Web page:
What are Quantum Dots?
Quantum dots explained
+ Quantum dots are semiconductor particles with typical diameter of 2–10 nm. They are so named because, due to their nanoscale size, quantum effects play a significant part in their light emitting properties. Quantum dots emit light via this mechanism: under external stimulus, some of the electrons of the dot material absorb sufficient energy to escape their atomic orbit. This creates a conductance region in which the electrons can move through the material, effectively conducting electricity. As these electrons drop back into atomic orbit, energy is released in the form of light, the color of which depends on the amount of energy released.
Because the light emissions are monochromatic, quantum dots have numerous existing and potential applications, including solar cells, medical imaging, and even quantum computing.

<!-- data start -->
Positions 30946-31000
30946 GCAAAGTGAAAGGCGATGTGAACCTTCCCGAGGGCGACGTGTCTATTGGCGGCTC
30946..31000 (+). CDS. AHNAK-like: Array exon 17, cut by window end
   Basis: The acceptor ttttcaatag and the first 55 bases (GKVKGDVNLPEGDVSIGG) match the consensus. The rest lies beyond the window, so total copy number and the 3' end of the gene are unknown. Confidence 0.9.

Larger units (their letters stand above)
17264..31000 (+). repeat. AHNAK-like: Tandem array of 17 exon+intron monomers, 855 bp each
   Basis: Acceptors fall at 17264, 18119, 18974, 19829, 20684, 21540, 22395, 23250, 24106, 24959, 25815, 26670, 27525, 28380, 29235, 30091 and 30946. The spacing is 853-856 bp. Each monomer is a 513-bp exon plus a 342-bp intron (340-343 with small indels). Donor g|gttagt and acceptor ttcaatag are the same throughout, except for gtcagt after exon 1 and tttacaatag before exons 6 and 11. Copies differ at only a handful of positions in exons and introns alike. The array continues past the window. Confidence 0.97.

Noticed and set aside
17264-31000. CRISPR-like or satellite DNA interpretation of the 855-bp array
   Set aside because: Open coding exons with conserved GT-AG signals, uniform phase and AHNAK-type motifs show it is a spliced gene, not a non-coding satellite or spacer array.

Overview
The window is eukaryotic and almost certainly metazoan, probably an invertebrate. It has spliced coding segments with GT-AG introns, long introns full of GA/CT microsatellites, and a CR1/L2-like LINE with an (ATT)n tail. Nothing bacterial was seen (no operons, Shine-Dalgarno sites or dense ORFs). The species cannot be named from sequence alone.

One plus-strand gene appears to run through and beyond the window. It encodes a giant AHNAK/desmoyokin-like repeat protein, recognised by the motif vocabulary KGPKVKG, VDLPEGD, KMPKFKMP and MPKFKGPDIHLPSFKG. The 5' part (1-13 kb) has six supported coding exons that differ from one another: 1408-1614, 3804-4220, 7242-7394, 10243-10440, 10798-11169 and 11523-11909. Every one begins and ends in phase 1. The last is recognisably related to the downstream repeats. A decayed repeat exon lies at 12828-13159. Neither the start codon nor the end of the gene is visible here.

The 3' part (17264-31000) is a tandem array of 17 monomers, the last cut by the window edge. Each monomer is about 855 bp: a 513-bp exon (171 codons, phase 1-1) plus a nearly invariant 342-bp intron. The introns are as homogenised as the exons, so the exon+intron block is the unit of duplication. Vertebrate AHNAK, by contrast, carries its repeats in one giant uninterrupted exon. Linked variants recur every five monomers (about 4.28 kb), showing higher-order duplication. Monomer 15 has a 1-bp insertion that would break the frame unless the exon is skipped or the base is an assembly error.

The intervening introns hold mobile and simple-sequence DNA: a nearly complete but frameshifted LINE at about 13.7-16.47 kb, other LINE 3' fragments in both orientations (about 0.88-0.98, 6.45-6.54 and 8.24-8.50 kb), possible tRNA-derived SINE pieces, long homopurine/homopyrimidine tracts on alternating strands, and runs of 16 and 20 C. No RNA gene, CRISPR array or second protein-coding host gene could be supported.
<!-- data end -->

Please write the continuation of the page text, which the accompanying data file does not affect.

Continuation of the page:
+ Because of the dots’ small size, the amount of energy released is relatively consistent from electron to electron, yielding emissions of a single color.
+ The color is entirely dependent upon the size of the dot, with larger dots (e.g., 5-6 nm) providing lower energy emissions (i.e., reds and oranges) and smaller dots (e.g., 2-3 nm) providing higher energy emissions (i.e., blues and violets). This property is sometimes referred to as “quantum confinement,” indicating that constraints at the atomic level are predominant.
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